It is both, a great privilege and a great honor to be here with you today. A review of the programme will show that we will have the pleasure of meeting and hearing distinguished colleagues from many different fields of expertise from European Commonwealth Countries (UK, Cyprus and Malta) and from other countries like Greece, Jordan, USA, Portugal and Australia speaking with authority on a variety of subjects.
I note the presence of the Chief Executive Officer of the Royal College of Nursing Australia (Ms Debra Cerasa), the Assistant Federal Secretary of the Australian Nursing Federation (Ms Lee Thomas) and the International Confederation of Midwives Southern Region Board Member (Mr Vitor Varela).
Throughout the conference, we will have the opportunity to share our knowledge and experiences in an effort to develop and enhance the profession and to a certain extent, shape the health policies of our respective countries for the benefit of our clients.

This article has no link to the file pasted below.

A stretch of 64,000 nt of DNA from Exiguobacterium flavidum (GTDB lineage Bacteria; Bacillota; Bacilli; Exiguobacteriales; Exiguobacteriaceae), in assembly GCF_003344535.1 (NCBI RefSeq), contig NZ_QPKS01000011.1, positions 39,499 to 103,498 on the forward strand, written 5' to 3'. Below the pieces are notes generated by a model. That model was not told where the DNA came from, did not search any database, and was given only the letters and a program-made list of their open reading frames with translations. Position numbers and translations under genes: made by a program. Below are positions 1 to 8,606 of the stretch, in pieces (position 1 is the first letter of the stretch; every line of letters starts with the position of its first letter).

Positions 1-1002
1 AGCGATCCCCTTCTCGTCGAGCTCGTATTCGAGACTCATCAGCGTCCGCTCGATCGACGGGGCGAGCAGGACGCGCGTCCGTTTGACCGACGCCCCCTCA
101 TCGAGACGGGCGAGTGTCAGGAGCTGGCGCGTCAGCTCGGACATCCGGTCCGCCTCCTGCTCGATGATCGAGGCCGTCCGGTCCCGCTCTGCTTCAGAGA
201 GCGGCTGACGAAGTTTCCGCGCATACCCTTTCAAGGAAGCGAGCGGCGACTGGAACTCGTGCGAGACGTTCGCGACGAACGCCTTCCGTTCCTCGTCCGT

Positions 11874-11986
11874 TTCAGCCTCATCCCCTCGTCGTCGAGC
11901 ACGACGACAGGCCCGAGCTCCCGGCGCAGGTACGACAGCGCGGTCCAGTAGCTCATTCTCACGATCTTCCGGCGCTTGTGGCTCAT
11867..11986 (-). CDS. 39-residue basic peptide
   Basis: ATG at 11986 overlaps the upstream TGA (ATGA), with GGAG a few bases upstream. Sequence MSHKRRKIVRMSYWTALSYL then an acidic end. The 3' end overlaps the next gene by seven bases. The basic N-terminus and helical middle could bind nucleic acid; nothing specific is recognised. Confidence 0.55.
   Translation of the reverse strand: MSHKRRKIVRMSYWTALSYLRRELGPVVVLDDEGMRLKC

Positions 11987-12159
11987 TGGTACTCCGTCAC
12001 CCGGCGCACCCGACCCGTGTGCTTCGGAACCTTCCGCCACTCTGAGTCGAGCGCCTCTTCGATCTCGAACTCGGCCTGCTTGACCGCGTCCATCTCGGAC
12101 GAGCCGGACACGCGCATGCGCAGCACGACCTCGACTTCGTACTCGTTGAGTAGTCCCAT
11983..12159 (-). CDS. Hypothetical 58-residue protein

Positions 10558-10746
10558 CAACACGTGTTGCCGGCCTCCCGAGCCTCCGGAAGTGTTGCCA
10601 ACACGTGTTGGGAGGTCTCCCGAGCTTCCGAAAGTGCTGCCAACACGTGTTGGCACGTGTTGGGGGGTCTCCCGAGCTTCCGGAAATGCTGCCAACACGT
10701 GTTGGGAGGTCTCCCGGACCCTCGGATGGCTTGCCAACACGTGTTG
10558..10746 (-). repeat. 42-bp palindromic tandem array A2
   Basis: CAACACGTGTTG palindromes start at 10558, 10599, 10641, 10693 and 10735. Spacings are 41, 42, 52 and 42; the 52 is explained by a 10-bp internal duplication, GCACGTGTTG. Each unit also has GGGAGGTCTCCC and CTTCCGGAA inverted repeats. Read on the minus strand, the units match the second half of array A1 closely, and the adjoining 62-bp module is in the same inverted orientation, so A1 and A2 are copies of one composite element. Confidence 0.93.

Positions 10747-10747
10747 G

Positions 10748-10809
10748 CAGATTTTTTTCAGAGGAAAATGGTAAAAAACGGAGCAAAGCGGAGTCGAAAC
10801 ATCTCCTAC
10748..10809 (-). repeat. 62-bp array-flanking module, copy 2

Paphos (Greek: Πάφος, Páfos; Latin: Paphus) is a coastal city in the southwest of Cyprus and the capital of Paphos District.
In antiquity, two locations were called Paphos: Old Paphos and New Paphos. The currently inhabited city is New Paphos.
Near Palaepaphos (Old Paphos) at the seaside of Petra-tou-Romiou is the mythical birthplace of Aphrodite, the Greek goddess of love and beauty and the founding myth is interwoven with the goddess at every level, so that Old Paphos became the most famous and important place for worshipping Aphrodite in the ancient world.
In Greco-Roman times Paphos was the island's capital, and it is famous for the remains of the Roman governor's palace, where extensive, fine mosaics are a major tourist attraction. The apostle Paul of Tarsus visited the town during the first century.
The town of Paphos is included in the official UNESCO list of cultural and natural treasures of the world's heritage.